News Analysis

60% of British workers unhappy with employers’ ESG efforts

by Dan Byrne on Aug 11, 2022


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Younger generations of British workers don’t have much faith in their employers’ enthusiasm for environmental, social and corporate governance (ESG) efforts.

Despite continuing pushes for corporate bodies to pursue goals beyond pure profit, 61% of surveyed millennials and zoomers (generation Z) feel the companies could do more, according to new research from employee insurance company YuLife, in conjunction with prominent British polling agency YouGov, 

The joint survey also found that just a quarter of British employees aged 18-24 thought their company positively impacted ESG. 

“With millennials and generation Z now accounting for over half the UK workforce, their perspectives are also increasingly influencing employment priorities,” the report’s introduction read. 

“A greater influence on social and sustainability and social impact initiatives is emerging.”

Other findings from the report include:

  • 90% of employees in Britain say it’s essential that their workplace donate to charity
  • 62% would think better of their company if it invested more in environmental initiatives
  • 42% are more likely to work for a company that demonstrates a commitment to sustainable causes
  • 37% would avoid working for companies with a poor record in green initiatives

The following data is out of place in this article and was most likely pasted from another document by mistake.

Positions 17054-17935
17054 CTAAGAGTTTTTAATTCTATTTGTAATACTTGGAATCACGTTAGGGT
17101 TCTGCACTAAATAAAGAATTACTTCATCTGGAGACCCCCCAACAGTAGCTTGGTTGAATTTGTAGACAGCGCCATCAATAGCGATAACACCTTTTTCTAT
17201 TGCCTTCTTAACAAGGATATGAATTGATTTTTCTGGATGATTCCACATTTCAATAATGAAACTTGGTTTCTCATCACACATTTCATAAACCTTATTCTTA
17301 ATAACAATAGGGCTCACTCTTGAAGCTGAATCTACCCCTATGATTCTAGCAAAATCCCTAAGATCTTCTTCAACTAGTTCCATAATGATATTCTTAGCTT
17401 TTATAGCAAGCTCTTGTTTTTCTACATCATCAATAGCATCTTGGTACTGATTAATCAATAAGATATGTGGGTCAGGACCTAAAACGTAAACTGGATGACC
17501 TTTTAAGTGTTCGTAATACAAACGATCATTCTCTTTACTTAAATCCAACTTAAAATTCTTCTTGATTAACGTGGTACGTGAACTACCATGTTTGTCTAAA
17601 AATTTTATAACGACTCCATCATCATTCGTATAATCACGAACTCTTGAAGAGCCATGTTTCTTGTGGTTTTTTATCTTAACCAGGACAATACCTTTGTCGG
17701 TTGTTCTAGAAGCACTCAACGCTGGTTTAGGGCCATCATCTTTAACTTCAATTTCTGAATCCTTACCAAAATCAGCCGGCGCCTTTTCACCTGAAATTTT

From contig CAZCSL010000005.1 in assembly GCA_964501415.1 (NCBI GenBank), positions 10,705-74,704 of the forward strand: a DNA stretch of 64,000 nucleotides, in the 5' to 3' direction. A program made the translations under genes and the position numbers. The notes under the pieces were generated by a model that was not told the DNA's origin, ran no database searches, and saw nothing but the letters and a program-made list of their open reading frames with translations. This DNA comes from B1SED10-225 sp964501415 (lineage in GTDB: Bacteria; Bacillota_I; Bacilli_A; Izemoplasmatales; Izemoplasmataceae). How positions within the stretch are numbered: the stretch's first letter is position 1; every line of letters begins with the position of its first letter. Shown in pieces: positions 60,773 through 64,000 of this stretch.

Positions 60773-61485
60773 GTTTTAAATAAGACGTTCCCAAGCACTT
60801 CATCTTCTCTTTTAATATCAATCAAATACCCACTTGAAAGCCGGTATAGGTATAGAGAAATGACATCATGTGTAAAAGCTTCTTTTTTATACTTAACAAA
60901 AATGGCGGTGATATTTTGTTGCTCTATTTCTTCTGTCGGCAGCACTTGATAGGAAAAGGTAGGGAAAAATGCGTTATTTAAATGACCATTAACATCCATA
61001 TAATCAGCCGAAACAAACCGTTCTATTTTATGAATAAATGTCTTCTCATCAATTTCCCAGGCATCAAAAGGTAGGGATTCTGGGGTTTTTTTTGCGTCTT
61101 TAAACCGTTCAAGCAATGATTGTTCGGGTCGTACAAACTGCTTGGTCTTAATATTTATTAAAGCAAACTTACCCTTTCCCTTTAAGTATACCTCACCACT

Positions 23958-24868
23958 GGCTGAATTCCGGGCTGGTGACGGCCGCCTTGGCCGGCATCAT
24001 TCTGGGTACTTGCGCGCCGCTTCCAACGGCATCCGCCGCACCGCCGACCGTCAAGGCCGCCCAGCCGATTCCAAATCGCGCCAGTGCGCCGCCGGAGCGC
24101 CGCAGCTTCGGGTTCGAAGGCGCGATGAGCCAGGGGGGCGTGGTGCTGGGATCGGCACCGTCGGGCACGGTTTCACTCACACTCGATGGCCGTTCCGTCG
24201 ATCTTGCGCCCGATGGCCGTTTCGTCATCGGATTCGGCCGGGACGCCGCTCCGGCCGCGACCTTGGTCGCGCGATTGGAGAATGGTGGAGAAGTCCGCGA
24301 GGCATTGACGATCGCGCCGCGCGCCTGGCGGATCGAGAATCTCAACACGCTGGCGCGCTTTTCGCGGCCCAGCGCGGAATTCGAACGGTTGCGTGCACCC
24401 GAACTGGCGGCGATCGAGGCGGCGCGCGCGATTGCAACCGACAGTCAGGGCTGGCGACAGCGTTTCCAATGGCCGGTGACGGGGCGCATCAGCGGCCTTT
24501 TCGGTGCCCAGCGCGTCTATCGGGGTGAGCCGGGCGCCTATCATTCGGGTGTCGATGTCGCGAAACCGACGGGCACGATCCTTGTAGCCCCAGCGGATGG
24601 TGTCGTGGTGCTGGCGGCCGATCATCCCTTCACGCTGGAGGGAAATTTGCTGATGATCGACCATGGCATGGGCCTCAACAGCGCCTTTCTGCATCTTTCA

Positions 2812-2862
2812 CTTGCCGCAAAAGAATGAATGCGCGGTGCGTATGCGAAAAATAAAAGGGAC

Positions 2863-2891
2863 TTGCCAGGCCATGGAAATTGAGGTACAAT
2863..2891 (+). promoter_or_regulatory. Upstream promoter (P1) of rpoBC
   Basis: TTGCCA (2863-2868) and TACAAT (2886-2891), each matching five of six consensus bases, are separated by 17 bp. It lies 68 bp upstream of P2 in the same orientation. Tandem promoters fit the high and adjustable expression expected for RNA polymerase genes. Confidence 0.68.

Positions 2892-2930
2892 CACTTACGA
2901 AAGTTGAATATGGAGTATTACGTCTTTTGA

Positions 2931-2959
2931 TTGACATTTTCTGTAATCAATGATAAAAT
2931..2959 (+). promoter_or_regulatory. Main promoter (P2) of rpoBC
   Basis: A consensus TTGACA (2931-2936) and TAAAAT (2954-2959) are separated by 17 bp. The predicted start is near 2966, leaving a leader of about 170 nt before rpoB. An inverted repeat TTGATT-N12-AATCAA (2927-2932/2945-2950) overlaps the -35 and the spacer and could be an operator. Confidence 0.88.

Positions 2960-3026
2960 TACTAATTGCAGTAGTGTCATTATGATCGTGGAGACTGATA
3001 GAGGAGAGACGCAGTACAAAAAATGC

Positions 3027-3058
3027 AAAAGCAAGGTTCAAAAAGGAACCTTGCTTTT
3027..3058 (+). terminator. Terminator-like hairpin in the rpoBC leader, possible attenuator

• Around half of British employees would invest more of their time in ESG causes (such as volunteering or using green modes of transport) if their employer gave incentives to do so

“This survey clearly demonstrates that large numbers of UK employees want to work in an environment which makes a positive difference to society,” YuLife founder and CEO Sammy Rubin said on the report’s release. 

“But employers still have some way to go in order to respond to employee demand on this issue. With many companies’ budgets now tightening, it’s especially important that businesses don’t lose sight of this vital need, and ensure that ESG expenditure is well-matched to employees’ expectations.”

What does this mean for British companies?

The results add even more weight to the importance of ESG. 

Twenty years ago, when the term was in its infancy, there were very few robust efforts to promote it in the corporate world. Bot now, it has blossomed into an industry valued at more than $40 trillion, and business analysts say this to grow even more over the next decade. 

Reports like YuLife’s demonstrate that aside from the money, a culture of ESG is firmly in place in British business. This is especially true for younger generations, who have been brought up to care about ESG values as essential to a functioning society. Now they want to see those values reflected in the work they do. 

There is a caveat, however.

The report may quantify how much British employees care about ESG, but the questions asked were principled and conditional in nature. In other words, they have focused on what employees would do based on their personal standards. 

There are other factors worth considering, For example, the current cost of living squeeze and the pressure it is placing on workers in Britain to save, repay loans, and afford day-to-day expenses.

How does this crisis affect the principles of workers? Would some be willing to re-think their ideal employer when finance becomes a problem?

There would likely be a very mixed and complex answer to this question. It reflects the complications of ESG in general, in particular trying to maintain focus on it despite other global events, like a war or a supply crisis, claiming more attention. It will be one to watch going forward. 

You can read the full report here

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Diploma in ESG

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Gen Z
UK employees

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